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Yesterday’s Noise

Artist Marisa Olson examines what gets left behind as we upgrade

By SIGALIT ZETOUNI
   “I always wanted to make art, but I’m actually related to one of the most famous French impressionists, and I was raised thinking that's what ‘real art’ was,” artist Marisa Olson told www.we-make-money-not-art.com in 2008. “It turns out I wasn't very good at that kind of art. So I stopped worrying about what was and wasn’t art and just focused on what I found interesting.”
   The New York-based Olson combines performance, video, sound, drawing and installation to address cultural history and the evolution of technology. Also a curator, critic and cultural theorist, she studied fine art at Goldsmiths College-London, the history of consciousness at UC Santa Cruz and rhetoric at UC Berkeley. Her work has been presented in major museums and art spaces nationally and internationally.
   In 2007, Olson created a performance video, “Golden Oldies,” commenting on the consumption and removal of new and outdated devices in relationship to the environment. In the 32-minute video, Olson established communication between analog equipment that included a boom box, a child's record player, vinyl records, VHS tapes, cassette tapes and CDs.  She posted an excerpt of her video on YouTube and wrote, “Like the garbage that piles up as we upgrade our phones and computers, the detritus accumulated in these efforts gets blindly swept aside in this ultimately fruitless effort.”
  Olson also investigated obsolete and defunct media in series of drawings called, “Monitor Tracings.” The artist performed Google searches for images of gadgets such as a Walkman, headphones, old telephones, Nintendos and radios. She traced the images directly off the computer monitor and onto office paper, using a mechanical pencil. The act of tracing was itself an upgrade, as the computer monitor replaced the camera obscura, overhead projector and other mechanical devices previously used to assist in drawing.
   In another series, “Time Capsules,” Olson created sculptures using cassette tapes painted in shimmering gold. The sculptures, reminiscent of minimal installations, were exhibited in site-specific assemblages resembling landfills or garbage piles, had become endangered units of time, rescued from elimination and painted gold in reclamation of their value.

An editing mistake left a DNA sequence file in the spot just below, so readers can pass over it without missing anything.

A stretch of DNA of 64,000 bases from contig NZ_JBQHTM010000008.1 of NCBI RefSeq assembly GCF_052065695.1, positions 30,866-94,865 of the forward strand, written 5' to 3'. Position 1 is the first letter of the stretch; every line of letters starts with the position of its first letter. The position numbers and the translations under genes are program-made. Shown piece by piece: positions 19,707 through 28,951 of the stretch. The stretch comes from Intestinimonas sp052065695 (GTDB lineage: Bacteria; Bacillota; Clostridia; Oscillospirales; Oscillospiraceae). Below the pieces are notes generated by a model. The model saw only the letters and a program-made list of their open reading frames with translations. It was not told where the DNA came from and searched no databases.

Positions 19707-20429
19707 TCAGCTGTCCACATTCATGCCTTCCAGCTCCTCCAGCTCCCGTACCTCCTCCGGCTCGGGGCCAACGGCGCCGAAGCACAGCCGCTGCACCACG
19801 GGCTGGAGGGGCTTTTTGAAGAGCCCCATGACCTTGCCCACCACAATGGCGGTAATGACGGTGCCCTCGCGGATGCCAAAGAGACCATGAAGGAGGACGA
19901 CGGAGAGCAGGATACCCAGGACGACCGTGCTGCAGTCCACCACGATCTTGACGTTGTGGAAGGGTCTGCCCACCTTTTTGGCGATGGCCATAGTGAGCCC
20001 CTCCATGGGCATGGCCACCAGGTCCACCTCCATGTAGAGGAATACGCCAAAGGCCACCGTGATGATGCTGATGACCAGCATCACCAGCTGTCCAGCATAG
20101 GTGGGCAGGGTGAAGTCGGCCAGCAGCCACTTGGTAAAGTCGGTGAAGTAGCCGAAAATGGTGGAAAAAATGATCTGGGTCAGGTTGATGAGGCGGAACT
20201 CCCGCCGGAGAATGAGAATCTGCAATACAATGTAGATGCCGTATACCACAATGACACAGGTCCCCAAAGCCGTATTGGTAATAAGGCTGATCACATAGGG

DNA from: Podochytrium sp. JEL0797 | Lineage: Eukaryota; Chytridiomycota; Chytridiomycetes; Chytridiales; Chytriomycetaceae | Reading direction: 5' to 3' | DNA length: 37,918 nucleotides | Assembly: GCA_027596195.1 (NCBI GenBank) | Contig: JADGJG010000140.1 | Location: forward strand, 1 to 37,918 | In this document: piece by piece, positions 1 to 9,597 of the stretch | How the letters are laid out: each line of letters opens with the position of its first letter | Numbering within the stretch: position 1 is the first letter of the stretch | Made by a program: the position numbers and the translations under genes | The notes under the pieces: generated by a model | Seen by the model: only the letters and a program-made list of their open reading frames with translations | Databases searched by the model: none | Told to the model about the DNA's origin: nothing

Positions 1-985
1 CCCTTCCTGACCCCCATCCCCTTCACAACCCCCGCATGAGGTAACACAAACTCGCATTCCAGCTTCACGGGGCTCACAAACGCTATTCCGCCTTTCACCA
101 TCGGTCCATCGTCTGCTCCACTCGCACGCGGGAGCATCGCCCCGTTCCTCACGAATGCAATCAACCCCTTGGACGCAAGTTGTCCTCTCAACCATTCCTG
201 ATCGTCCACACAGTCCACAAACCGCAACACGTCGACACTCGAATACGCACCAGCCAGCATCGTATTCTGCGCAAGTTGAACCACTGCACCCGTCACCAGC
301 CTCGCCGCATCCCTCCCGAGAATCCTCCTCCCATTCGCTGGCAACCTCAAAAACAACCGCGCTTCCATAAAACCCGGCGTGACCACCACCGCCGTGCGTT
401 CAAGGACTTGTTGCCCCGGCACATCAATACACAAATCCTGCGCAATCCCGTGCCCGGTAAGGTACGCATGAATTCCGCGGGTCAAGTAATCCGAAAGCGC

The “Time Capsules” series led to a broader body of work that addressed pollution produced by our upgrade consumer culture. Last spring, Olson had a solo exhibition at Bard College in New York. “Noise Pollution” exhibited works that dealt with concerns of increased informational “noise” and the largely hidden costs of technology on the natural environment. In “Monument to DJ Culture #2,” the artist created an installation of 63 gold-painted milk crates stacked seven crates high by three crates deep on a worn, warehouse pallet.
   In the show’s catalogue, curator Gene McHugh wrote, “The once ubiquitous music storage device, the milk crate, for instance, is rendered obsolete as one upgrades their music collection from vinyl to MP3. That, in turn, creates a lot of empty milk crates.”
   “The big thing for me, though, is reconciling my nostalgia for old media with the need to take responsibility for my own commodity fetishism,” Olson said in an interview in the same catalogue. “The work in this show is mostly about the garbage that gets piled up and forgotten each time we upgrade and I want to shine a light on that junk while also thinking about my own involvement in upgrade culture.”
   Last February, in New York’s Performance Space 122, Marisa Olson presented “Whew Age,” a performance that took on the clash of new age philosophy and the internet, mixing YouTube meditation videos and vintage relaxation tapes, musical jams and witty commentary. Olson played a guru-type character dressed in neon, futuristic yoga clothes and lead the audience through a series of relaxation techniques and visualization exercises that served as a platform to talk about climate change, the relationship of the body to the air we breathe and the role stress and anxiety play in our climate.
   Olson teaches new media at SUNY-Purchase and is also involved in organizing the New Media Lecture Series at the Neuberger Museum of Art. She is scheduled to speak at the School of the Art Institute on April 28 and at Columbia College Chicago on April 29. This summer, she will be teaching a class, “Performance Objects,” at Ox-Bow in Saugatuck, Michigan.

Published: April 05, 2010
Issue: 2010 Spring Green Issue